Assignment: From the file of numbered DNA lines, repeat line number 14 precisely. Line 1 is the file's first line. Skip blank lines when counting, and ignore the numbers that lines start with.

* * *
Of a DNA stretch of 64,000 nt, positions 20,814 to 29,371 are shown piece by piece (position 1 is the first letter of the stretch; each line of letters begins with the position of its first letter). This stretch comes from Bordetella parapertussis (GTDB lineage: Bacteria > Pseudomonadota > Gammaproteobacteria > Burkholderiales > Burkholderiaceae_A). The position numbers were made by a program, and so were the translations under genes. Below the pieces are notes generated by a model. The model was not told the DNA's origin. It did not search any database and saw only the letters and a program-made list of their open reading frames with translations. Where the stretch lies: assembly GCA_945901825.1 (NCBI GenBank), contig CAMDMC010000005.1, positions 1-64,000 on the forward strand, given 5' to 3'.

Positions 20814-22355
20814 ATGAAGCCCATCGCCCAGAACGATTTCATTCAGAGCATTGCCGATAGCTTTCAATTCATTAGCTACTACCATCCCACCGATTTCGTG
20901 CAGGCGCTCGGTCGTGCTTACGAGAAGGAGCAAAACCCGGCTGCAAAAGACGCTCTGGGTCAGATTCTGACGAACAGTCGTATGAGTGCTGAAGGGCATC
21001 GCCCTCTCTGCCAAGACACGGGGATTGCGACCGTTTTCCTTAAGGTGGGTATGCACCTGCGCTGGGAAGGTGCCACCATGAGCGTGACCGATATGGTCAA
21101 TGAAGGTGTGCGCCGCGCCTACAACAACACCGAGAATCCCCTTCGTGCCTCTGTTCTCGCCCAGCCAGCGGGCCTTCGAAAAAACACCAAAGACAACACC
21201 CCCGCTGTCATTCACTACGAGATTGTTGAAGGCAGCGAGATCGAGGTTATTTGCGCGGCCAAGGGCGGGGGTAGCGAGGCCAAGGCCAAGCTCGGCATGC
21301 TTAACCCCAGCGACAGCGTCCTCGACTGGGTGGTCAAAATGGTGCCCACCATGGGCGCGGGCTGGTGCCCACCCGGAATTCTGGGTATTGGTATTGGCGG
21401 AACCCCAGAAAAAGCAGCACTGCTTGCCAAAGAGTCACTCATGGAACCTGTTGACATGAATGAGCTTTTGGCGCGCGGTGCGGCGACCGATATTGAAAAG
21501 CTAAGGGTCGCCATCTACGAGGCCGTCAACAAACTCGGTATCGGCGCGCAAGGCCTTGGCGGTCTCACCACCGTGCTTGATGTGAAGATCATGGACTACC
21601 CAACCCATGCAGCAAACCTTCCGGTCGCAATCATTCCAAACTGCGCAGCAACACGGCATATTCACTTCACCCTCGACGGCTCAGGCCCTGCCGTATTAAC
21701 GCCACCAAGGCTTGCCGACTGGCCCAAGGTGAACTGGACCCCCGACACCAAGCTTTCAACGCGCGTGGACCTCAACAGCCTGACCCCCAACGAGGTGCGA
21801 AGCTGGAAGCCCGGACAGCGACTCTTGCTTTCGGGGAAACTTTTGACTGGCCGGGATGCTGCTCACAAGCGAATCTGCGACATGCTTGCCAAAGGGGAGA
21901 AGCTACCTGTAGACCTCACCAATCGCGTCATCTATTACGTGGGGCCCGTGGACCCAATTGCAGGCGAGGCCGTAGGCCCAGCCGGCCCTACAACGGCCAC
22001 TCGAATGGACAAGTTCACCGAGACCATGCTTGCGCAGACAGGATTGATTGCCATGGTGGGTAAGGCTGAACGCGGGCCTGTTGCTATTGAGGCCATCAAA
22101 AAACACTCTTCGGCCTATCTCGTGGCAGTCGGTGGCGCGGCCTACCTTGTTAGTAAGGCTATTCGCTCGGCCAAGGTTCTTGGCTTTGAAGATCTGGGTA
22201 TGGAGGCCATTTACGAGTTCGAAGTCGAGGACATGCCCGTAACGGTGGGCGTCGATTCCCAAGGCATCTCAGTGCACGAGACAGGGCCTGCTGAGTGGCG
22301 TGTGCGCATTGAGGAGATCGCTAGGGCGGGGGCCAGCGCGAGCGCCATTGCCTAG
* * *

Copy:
21901 AGCTACCTGTAGACCTCACCAATCGCGTCATCTATTACGTGGGGCCCGTGGACCCAATTGCAGGCGAGGCCGTAGGCCCAGCCGGCCCTACAACGGCCAC